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Dick Smith NRL Auckland Nines rugby league tournament. Eden Park, Auckland, New Zealand. Day 1, Saturday 15 February 2014. Photo: Andrew Cornaga/

The Toyota Cowboys have been thrown into a must-win scenario for their next NRL Auckland Nines pool match after losing 17-8 to Manly in their tournament opener at a packed Eden Park.

Although it may be possible to advance to the final eight with just one victory, it’s much more likely that two victories will be required and North Queensland will need to beat Canberra later on this evening to have a chance of moving on.

Manly’s David Williams opened the scoring in the yellow group’s second game, going over on the final tackle in the fourth minute.

The Cowboys couldn’t control the resulting kick off and paid a big price with a Peta Hiku try followed by a Daly Cherry-Evans conversion boosting the Sea Eagles lead to 10-0.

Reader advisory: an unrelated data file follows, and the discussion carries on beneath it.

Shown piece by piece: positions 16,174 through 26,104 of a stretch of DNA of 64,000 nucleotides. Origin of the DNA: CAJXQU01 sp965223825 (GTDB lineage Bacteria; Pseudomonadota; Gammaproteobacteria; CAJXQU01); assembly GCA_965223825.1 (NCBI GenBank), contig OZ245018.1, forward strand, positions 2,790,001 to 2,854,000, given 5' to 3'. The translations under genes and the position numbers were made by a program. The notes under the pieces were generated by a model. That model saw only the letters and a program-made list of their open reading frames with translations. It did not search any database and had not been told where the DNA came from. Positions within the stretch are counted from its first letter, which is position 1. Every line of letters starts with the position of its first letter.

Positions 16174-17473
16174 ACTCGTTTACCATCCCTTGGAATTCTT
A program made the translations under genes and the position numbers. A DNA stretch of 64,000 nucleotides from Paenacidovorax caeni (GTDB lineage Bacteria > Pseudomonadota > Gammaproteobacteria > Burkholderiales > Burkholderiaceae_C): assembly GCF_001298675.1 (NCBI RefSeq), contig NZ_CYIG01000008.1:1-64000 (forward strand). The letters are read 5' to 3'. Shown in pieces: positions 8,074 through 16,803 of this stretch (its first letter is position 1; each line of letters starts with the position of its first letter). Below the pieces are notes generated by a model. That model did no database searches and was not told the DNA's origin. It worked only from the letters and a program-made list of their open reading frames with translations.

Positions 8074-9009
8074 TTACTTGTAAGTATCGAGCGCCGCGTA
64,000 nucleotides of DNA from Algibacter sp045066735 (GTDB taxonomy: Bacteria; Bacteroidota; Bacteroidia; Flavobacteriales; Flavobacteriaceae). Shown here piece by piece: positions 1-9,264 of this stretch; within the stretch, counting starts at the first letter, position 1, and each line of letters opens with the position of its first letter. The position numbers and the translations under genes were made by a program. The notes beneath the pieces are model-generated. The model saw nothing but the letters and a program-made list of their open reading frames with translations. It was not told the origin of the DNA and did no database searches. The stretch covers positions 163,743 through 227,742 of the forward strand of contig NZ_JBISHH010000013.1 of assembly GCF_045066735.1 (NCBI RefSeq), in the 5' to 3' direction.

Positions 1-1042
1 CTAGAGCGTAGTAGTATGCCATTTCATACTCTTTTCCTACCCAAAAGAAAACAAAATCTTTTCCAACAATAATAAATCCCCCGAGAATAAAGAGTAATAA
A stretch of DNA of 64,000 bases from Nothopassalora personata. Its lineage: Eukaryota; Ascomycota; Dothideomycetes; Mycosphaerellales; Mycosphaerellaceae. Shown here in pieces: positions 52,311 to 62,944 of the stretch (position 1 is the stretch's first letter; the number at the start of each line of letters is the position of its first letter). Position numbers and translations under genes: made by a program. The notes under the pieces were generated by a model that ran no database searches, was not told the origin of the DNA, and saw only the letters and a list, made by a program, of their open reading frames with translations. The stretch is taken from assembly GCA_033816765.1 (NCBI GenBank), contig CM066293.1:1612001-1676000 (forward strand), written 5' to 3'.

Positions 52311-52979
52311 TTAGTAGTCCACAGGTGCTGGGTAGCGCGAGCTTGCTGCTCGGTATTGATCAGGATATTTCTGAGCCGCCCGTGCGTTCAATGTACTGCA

Kyle Feldt provided the hit-back that North Queensland badly needed thanks to a spectacular one-hand put down in the corner with most of his body in the air over the sideline and two Manly defenders close by, desperately trying to stop him.

The smart lead-up work on the inside came from Antonio Winterstein and Zac Santo, who was given his first chance when Lachlan Coote limped off with a leg injury in the opening minutes.

Jason Taumalolo almost reduced the lead even further early in the second half, only to be denied by a double-movement penalty, and Manly sealed their win via a converted bonus-point try to Cheyse Blair with three minutes left.

There was still time for Antonio Winterstein to spill the ball with a try beckoning and Curtis Rona to bag a second North Queensland four-pointer to cut the final margin to nine.

The Cowboys rested Javid Bowen from their 16-man squad, but he may come into contention with Coote’s availability for game two in question.

Canberra will also be desperate for a victory after losing 25-14 to an impressive NZ Warriors lineup.

Acknowledgement of Country

North Queensland Cowboys respect and honour the Traditional Custodians of the land and pay our respects to their Elders past, present and future. We acknowledge the stories, traditions and living cultures of Aboriginal and Torres Strait Islander peoples on the lands we meet, gather and play on.